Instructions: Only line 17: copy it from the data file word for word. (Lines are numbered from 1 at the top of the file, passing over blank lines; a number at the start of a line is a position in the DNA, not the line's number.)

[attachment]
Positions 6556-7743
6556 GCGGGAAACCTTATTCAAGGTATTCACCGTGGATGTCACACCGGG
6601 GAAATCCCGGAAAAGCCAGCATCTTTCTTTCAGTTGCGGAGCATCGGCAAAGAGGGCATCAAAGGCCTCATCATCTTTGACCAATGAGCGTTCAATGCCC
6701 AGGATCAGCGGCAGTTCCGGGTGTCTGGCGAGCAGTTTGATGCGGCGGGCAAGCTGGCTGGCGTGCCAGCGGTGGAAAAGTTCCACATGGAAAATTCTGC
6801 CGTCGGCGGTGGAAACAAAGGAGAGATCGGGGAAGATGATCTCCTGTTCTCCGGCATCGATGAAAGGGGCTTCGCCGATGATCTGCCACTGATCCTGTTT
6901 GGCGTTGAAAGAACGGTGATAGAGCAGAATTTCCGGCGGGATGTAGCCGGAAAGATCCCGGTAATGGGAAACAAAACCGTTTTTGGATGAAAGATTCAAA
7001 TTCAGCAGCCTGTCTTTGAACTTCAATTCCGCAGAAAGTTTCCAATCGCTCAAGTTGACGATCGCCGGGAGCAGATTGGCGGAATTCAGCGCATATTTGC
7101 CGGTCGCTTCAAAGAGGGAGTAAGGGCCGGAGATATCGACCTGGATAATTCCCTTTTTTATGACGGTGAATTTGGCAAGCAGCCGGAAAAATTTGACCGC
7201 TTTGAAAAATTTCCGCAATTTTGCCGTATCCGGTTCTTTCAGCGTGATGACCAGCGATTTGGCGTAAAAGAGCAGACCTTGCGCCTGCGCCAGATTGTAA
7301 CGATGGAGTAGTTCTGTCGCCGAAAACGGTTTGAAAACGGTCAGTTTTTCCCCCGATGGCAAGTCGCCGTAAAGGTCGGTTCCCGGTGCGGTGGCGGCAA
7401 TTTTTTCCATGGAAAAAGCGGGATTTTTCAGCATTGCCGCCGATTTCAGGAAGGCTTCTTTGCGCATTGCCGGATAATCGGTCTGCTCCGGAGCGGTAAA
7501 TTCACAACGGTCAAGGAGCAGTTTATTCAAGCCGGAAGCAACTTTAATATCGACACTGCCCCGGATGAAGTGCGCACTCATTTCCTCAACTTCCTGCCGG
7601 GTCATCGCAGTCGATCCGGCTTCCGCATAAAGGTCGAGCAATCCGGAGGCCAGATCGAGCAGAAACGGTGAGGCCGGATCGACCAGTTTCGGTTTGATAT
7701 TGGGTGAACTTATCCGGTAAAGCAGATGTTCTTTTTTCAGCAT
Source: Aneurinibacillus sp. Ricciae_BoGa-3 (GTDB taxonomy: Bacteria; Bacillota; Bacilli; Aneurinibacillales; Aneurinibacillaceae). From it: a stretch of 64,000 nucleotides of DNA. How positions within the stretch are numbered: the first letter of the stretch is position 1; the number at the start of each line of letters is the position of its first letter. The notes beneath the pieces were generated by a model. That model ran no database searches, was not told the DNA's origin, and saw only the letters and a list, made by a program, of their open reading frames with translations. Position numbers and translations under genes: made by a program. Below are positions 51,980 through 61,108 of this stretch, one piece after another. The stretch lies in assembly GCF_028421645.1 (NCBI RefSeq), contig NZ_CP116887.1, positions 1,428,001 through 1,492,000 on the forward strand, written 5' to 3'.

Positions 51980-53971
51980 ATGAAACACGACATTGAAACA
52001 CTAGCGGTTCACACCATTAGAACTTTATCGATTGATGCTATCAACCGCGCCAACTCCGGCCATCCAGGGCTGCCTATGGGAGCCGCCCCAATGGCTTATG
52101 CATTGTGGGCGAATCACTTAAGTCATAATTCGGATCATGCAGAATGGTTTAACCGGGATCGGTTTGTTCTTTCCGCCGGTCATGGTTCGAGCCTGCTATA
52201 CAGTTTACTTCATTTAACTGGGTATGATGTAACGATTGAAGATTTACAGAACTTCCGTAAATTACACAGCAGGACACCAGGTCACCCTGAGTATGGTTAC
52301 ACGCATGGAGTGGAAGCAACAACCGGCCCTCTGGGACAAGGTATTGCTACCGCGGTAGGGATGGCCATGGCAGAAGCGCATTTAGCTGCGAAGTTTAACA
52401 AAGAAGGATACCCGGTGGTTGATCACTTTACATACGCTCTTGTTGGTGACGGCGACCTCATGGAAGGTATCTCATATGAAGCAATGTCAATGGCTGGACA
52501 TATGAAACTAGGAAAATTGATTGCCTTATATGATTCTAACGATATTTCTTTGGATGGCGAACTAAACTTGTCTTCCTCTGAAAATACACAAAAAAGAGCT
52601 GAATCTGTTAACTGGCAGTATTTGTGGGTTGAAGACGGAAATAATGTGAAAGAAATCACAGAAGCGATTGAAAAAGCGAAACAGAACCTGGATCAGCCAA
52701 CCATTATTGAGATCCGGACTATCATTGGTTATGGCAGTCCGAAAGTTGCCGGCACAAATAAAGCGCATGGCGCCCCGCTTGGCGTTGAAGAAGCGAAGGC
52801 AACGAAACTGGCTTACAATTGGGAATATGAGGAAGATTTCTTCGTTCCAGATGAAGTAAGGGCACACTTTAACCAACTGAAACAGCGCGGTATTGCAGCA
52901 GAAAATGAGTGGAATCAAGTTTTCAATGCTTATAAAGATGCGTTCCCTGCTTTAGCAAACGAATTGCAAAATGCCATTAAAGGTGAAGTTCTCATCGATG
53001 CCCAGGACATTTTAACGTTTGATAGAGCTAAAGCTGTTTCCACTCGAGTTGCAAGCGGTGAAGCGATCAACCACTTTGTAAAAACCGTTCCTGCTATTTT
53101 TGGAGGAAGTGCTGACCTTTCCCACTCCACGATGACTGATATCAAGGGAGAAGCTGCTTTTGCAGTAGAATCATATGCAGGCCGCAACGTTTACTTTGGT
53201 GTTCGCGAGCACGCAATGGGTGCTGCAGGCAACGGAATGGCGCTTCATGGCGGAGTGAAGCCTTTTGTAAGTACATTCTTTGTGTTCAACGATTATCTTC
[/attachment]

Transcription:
51980 ATGAAACACGACATTGAAACA